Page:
Jewish Leaders See New AF Academy Religion Guidelines as a Step Backwards

February 17, 2006

Source: The Jewish Journal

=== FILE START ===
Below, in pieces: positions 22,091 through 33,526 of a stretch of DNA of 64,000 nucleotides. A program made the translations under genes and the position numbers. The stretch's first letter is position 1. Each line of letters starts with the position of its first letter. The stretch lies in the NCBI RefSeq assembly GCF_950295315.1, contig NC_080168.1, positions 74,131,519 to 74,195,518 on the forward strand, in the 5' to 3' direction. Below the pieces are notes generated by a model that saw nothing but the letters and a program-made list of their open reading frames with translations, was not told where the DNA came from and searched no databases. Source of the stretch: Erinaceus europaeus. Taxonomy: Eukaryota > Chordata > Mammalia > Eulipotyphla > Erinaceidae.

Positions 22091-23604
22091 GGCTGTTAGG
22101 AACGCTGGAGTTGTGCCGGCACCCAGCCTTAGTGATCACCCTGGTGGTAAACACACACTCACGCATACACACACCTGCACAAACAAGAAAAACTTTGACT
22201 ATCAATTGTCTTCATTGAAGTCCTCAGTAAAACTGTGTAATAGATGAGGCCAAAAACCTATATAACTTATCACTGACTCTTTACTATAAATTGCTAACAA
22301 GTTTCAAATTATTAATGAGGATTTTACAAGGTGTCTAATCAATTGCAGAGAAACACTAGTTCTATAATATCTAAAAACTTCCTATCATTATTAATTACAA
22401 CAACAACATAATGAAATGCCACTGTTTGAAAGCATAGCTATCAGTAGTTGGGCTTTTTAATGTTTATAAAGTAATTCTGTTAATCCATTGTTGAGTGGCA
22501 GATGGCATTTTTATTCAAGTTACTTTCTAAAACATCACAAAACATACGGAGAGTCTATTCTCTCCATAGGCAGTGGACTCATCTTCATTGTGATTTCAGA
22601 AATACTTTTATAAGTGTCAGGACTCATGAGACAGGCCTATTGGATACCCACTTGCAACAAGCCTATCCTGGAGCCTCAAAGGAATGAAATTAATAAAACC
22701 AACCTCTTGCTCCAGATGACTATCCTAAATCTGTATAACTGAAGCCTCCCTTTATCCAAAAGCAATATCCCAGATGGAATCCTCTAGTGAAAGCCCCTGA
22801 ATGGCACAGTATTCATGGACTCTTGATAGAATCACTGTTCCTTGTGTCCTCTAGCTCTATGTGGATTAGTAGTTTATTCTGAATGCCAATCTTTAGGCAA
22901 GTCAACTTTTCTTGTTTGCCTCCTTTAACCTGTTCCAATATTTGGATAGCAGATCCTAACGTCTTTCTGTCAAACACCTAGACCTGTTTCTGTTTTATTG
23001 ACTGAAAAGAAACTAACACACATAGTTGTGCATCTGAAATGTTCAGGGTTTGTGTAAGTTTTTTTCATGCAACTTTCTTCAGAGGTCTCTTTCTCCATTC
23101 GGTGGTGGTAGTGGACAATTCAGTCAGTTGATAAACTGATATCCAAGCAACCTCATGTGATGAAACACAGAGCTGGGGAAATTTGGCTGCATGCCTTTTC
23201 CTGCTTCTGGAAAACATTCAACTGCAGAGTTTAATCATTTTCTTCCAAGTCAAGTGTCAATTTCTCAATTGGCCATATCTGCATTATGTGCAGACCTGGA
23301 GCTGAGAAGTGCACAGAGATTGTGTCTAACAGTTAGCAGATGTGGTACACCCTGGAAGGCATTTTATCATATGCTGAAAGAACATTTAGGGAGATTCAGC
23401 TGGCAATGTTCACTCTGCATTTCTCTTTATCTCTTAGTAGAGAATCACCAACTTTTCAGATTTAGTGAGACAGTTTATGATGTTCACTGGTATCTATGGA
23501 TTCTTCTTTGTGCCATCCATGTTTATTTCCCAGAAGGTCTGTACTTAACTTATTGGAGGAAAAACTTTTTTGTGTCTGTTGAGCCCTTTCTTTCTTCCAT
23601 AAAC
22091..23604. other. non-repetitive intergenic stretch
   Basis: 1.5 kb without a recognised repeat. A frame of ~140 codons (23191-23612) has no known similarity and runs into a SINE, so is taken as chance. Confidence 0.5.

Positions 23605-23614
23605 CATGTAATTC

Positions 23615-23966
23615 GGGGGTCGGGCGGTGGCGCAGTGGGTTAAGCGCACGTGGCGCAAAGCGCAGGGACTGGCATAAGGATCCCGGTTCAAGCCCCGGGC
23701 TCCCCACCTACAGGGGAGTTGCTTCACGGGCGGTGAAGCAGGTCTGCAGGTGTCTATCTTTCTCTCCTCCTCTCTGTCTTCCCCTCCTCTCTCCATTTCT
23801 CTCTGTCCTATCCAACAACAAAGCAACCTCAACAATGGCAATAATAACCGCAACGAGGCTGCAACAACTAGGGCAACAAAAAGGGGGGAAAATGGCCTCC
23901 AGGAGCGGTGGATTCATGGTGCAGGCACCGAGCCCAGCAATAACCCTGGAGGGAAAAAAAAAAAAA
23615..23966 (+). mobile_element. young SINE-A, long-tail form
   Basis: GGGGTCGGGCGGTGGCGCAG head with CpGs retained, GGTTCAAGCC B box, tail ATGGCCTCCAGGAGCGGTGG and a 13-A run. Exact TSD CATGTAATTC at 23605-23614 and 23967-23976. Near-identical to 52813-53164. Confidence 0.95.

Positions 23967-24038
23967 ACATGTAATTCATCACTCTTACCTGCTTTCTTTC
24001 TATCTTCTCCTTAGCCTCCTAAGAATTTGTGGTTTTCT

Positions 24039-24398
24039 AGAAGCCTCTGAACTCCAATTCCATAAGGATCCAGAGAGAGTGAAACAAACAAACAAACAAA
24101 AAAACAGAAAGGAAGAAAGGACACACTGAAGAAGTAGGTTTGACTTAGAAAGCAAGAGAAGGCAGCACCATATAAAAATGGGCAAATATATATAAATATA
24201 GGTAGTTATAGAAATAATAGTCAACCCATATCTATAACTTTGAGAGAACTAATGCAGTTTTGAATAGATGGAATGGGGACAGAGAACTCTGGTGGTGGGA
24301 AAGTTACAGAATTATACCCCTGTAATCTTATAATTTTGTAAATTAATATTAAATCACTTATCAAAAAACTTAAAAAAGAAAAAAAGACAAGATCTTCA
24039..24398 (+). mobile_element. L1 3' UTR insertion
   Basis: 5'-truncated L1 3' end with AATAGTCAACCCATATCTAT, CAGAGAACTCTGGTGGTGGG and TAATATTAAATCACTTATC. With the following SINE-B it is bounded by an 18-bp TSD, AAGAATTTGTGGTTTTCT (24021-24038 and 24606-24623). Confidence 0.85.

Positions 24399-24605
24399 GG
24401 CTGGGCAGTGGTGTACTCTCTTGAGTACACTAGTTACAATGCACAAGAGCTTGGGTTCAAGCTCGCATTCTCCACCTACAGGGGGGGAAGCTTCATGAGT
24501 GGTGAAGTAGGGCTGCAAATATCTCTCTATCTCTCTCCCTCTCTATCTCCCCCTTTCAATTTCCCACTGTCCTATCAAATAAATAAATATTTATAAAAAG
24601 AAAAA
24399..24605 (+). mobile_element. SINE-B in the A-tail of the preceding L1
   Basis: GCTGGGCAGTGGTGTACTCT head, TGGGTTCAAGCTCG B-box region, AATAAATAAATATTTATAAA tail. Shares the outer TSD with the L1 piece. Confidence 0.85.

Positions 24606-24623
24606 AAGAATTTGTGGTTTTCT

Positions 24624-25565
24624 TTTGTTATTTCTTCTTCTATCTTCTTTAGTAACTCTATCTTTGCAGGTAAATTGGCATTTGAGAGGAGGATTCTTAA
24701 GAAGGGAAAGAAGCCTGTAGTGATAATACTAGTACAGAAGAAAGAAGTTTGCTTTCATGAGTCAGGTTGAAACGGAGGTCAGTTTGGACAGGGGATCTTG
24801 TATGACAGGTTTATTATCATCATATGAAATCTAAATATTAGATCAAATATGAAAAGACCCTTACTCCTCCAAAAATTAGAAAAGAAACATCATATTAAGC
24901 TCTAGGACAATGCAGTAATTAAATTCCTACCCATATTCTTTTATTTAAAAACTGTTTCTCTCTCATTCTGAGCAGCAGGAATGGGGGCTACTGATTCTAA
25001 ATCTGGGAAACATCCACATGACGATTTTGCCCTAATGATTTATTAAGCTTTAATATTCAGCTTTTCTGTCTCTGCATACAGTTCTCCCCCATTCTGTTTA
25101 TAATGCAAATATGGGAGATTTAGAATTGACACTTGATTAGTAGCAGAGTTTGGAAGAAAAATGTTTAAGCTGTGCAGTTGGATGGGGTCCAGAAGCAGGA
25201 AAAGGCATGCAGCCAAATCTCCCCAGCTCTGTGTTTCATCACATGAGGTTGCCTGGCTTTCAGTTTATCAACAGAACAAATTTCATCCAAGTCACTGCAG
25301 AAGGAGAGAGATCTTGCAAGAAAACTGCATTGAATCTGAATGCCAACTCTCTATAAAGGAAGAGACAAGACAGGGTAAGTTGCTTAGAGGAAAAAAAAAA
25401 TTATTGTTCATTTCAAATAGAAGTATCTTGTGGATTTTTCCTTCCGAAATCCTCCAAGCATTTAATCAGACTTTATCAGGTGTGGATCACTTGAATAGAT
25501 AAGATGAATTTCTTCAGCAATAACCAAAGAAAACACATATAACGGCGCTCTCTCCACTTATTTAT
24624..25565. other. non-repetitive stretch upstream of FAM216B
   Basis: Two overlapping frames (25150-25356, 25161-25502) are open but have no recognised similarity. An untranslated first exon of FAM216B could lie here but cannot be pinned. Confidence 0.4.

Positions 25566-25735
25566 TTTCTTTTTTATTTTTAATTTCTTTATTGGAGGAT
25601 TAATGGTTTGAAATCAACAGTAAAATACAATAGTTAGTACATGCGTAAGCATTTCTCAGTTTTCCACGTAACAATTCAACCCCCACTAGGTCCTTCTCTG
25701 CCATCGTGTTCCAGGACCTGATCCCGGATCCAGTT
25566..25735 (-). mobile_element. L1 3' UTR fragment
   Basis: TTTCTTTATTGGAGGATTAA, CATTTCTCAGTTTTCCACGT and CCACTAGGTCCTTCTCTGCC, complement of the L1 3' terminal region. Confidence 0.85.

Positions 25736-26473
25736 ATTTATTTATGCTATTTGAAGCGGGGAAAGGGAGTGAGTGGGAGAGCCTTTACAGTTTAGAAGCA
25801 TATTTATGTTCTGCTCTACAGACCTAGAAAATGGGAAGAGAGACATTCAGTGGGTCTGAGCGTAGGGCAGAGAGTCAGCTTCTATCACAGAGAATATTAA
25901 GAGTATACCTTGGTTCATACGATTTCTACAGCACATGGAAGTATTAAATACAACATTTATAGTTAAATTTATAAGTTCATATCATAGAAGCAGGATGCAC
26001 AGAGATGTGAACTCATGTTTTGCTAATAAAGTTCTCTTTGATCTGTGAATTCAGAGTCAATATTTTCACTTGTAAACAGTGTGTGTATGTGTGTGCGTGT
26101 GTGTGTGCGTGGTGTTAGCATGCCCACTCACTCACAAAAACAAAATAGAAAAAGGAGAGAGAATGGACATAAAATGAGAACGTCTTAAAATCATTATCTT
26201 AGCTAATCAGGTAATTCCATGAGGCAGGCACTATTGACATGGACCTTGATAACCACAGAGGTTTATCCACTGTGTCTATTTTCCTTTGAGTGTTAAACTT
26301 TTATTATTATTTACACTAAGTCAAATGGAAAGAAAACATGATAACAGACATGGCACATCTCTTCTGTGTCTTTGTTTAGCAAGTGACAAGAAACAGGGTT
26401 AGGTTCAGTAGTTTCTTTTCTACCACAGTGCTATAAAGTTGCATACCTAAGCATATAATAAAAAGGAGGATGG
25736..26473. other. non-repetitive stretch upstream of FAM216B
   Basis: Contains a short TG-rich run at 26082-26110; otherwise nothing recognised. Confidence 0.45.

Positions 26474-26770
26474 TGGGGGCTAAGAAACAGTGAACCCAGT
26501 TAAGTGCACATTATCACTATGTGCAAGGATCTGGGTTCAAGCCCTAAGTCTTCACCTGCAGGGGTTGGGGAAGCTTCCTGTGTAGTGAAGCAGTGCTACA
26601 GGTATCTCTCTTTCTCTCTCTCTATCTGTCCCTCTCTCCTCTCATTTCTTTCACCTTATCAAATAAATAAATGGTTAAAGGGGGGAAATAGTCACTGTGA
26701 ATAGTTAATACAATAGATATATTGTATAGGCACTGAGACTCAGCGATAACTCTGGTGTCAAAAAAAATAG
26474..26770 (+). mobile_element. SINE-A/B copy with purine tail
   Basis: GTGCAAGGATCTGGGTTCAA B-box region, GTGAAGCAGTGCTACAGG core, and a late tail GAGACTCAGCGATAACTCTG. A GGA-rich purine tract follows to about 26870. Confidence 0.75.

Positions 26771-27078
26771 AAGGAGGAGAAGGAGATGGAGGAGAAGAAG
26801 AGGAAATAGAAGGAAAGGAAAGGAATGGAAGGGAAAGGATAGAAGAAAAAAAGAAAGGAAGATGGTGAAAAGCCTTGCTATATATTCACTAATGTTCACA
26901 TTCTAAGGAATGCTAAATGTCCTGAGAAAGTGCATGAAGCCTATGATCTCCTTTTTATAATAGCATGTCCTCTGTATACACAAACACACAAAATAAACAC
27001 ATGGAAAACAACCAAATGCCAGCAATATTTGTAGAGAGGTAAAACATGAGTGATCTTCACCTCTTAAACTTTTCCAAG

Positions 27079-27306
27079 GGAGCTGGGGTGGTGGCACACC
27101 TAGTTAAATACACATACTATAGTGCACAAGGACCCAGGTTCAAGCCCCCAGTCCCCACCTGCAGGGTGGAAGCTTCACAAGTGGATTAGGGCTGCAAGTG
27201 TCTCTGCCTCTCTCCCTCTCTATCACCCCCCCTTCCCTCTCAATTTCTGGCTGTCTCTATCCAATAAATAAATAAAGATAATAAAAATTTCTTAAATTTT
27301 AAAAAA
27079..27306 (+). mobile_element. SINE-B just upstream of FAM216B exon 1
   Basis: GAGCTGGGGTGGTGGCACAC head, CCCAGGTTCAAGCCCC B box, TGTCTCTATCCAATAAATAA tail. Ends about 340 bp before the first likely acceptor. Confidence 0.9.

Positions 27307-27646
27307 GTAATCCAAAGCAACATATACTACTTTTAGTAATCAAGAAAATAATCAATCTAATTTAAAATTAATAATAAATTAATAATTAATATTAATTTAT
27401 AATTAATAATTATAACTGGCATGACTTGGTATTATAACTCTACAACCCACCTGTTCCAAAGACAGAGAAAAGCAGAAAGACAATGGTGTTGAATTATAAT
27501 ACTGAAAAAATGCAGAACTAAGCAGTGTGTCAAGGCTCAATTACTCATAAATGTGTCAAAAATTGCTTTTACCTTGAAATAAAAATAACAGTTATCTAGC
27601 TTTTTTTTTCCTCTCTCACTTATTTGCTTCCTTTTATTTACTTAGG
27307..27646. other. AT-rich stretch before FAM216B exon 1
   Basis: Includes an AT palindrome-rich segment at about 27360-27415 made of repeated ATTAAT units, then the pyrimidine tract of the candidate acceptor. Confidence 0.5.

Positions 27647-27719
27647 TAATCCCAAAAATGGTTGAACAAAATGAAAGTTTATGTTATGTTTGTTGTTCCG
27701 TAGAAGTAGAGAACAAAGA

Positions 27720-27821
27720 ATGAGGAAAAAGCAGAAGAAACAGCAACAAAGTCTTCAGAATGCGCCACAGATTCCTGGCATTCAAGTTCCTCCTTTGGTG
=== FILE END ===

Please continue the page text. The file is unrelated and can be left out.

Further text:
On February 17, 2006 The Jewish Journal reported, "The U.S. Air Force last week introduced revised guidelines on religious tolerance and practices at its training academy, and they are widely regarded as a step backward. A number of Jewish leaders say their efforts to change the Air Force Academy's position on Christian proselytizing were overmatched by the evangelical community, which fought any move to restrict religious discussion on campus. Critics have accused the academy of imposing a Christian environment on campus and allowing proselytizing by senior officers and cadets. Some see the new guidelines as more permissive of religious discussion than were the interim guidelines issued last August. Air Force officials acknowledge that the guidelines were revised following an angry response from Christian groups and from 72 members of Congress who sent a letter to President Bush last month... The academy has been under scrutiny since reports surfaced of an overtly Christian environment that permitted Christian prayer and proselytizing by senior officers and did not accommodate minority religious practices. The new rules allow for public prayer, stating only that it 'should not imply government endorsement of religion and should not usually be part of routine official business.' The previous guidelines outlawed public prayer in official settings but allowed for a 'brief nonsectarian prayer' at special ceremonies or events."